The Haisla Nation have filed papers with the Northern Gateway Joint Review Panel asking permission to question both the federal and Alberta governments during the questioning phase of the hearings.
A letter from the Haisla’s lawyer, Jennifer Griffith of the law firm Donavan & Company explains:
The Haisla Nation intends to question federal government participants on the following aspects of the proposed project:
1. The federal government’s evidence;
2. The adequacy and completeness of the information provided by the proponent;
3. The potential impacts of the proposed project;
4. The proponent’s proposed approaches to mitigation;
5. The regulatory role of the federal government with respect to the proposed project.
Griffith says the Haisla Nation want information “about potential environmental effects of the proposed project and the suitability of the proposed mitigation” and to find out if the controversial pipeline project “will result in significant adverse effects that cannot be mitigated, and on potential impacts to the Haisla Nation’s aboriginal rights, including aboriginal title.”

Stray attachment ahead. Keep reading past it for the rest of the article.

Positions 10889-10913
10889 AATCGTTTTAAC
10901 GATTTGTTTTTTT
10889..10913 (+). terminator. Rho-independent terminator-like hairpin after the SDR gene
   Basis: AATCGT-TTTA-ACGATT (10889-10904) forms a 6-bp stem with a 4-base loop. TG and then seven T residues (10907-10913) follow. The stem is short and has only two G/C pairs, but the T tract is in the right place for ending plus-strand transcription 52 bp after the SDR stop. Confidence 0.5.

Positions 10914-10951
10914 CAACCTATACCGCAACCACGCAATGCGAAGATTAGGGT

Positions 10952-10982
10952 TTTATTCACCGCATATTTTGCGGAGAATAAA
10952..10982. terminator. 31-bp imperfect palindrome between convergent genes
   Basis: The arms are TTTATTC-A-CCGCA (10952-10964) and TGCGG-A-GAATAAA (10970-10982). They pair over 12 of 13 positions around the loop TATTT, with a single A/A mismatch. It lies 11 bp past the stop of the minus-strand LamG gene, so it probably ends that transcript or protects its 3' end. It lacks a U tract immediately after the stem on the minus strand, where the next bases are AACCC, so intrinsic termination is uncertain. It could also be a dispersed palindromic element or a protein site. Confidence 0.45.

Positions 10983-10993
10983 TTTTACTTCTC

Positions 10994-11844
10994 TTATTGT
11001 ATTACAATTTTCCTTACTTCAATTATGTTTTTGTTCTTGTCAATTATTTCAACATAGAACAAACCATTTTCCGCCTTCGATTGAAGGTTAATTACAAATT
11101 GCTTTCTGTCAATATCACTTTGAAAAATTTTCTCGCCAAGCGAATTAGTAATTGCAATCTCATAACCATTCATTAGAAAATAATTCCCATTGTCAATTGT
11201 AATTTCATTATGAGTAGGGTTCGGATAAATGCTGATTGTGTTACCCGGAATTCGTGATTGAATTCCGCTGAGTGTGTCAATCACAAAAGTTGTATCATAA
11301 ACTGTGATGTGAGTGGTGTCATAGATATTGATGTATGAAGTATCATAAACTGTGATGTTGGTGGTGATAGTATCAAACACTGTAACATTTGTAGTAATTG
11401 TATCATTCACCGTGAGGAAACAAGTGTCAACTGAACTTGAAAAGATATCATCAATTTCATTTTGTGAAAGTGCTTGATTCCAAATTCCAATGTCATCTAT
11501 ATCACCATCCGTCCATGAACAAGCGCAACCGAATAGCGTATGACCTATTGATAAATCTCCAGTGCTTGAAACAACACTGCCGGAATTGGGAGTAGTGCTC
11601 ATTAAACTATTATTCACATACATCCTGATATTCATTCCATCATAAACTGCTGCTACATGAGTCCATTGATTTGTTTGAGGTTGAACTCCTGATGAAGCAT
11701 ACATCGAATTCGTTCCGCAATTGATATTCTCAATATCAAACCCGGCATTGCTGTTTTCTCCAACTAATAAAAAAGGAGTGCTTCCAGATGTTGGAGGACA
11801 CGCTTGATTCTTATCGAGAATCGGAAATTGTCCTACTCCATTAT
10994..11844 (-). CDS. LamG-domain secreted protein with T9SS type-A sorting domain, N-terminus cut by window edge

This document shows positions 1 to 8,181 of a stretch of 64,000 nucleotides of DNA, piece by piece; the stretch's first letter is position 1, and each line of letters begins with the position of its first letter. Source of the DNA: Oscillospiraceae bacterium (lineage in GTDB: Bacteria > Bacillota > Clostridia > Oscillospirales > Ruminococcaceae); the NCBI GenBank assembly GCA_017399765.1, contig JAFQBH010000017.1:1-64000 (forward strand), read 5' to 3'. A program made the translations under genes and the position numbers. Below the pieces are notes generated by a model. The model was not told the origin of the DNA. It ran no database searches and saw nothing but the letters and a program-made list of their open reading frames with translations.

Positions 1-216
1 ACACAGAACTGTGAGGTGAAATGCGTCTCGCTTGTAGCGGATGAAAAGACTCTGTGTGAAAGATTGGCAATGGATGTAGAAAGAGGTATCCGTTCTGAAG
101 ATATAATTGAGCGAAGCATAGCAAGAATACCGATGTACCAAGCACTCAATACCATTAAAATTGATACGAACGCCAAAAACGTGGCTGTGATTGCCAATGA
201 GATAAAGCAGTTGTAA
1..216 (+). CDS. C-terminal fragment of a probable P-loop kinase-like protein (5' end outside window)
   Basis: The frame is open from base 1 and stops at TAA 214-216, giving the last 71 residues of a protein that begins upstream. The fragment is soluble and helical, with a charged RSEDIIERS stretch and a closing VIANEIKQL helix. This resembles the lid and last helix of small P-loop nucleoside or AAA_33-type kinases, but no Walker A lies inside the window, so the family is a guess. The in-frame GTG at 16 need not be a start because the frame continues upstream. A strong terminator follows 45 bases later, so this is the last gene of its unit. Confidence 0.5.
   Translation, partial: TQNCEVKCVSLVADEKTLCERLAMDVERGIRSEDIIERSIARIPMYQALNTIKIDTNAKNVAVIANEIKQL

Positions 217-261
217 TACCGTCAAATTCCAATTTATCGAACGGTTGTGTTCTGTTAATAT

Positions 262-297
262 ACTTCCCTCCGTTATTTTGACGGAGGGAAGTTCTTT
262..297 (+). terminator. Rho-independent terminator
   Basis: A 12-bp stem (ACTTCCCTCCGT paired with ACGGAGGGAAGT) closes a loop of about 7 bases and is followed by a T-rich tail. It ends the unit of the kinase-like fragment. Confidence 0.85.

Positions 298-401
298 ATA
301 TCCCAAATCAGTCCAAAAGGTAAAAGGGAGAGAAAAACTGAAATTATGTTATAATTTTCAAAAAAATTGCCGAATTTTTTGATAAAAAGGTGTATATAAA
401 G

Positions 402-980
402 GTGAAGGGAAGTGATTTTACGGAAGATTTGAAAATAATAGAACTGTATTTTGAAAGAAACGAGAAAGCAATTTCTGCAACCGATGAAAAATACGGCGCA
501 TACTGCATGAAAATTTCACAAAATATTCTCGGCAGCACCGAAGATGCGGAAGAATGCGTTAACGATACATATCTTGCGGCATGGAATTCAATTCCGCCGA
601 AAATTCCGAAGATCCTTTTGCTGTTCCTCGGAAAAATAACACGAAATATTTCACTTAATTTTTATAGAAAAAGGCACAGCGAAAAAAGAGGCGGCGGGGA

Griffith adds that the federal government plays a significant role in the proposed project approval, permitting and in regulatory oversight.
In addition, various federal government departments are charged with administering legislation applicable to the project that is designed to protect the environment or species at risk. The federal government’s assessment of the proposed project is therefore required in order to have a full understanding of the potential project effects.
The federal government has participated in the information requests to the proponent phase, and has filed evidence. Fairness requires that the Haisla Nation have the opportunity to test the evidence submitted by the federal government, and to explore the role of the federal government in the regulations of the proposed project.
On Alberta, Griffth says The Haisla Nation intends to question the Government of Alberta on the Wood Mackenzie Netback Analysis (a study commissioned by the Calgary Chamber of Commerce on ways of exporting oil from Alberta and the transportation corridors needed to get the oil to markets in Asia), adding
Information about potential economic benefits anticipated to result from the proposed project is relevant to the Canadian public interest assessment required for the proposed project.